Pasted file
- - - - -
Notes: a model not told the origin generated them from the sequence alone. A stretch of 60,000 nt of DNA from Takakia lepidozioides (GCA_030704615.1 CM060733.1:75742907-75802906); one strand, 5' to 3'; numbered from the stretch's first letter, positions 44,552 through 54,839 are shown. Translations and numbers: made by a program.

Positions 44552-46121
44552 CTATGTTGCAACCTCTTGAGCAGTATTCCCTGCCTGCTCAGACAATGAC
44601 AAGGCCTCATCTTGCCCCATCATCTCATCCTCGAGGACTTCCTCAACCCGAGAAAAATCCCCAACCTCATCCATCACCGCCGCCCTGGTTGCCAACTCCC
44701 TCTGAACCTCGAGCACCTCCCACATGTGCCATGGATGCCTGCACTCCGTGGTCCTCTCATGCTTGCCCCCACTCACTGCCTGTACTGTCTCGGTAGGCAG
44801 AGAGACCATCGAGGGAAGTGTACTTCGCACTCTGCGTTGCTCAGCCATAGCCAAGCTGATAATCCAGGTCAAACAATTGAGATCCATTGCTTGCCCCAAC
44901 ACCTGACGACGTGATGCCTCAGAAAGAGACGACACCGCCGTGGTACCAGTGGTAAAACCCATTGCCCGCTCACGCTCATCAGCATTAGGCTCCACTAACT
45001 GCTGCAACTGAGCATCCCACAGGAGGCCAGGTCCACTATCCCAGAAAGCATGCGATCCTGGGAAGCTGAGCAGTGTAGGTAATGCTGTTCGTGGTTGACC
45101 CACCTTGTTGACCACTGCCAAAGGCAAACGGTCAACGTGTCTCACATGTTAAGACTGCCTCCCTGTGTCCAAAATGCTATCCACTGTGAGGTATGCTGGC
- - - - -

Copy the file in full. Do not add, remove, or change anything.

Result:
Notes: a model not told the origin generated them from the sequence alone. A stretch of 60,000 nt of DNA from Takakia lepidozioides (GCA_030704615.1 CM060733.1:75742907-75802906); one strand, 5' to 3'; numbered from the stretch's first letter, positions 44,552 through 54,839 are shown. Translations and numbers: made by a program.

Positions 44552-46121
44552 CTATGTTGCAACCTCTTGAGCAGTATTCCCTGCCTGCTCAGACAATGAC
44601 AAGGCCTCATCTTGCCCCATCATCTCATCCTCGAGGACTTCCTCAACCCGAGAAAAATCCCCAACCTCATCCATCACCGCCGCCCTGGTTGCCAACTCCC
44701 TCTGAACCTCGAGCACCTCCCACATGTGCCATGGATGCCTGCACTCCGTGGTCCTCTCATGCTTGCCCCCACTCACTGCCTGTACTGTCTCGGTAGGCAG
44801 AGAGACCATCGAGGGAAGTGTACTTCGCACTCTGCGTTGCTCAGCCATAGCCAAGCTGATAATCCAGGTCAAACAATTGAGATCCATTGCTTGCCCCAAC
44901 ACCTGACGACGTGATGCCTCAGAAAGAGACGACACCGCCGTGGTACCAGTGGTAAAACCCATTGCCCGCTCACGCTCATCAGCATTAGGCTCCACTAACT
45001 GCTGCAACTGAGCATCCCACAGGAGGCCAGGTCCACTATCCCAGAAAGCATGCGATCCTGGGAAGCTGAGCAGTGTAGGTAATGCTGTTCGTGGTTGACC
45101 CACCTTGTTGACCACTGCCAAAGGCAAACGGTCAACGTGTCTCACATGTTAAGACTGCCTCCCTGTGTCCAAAATGCTATCCACTGTGAGGTATGCTGGC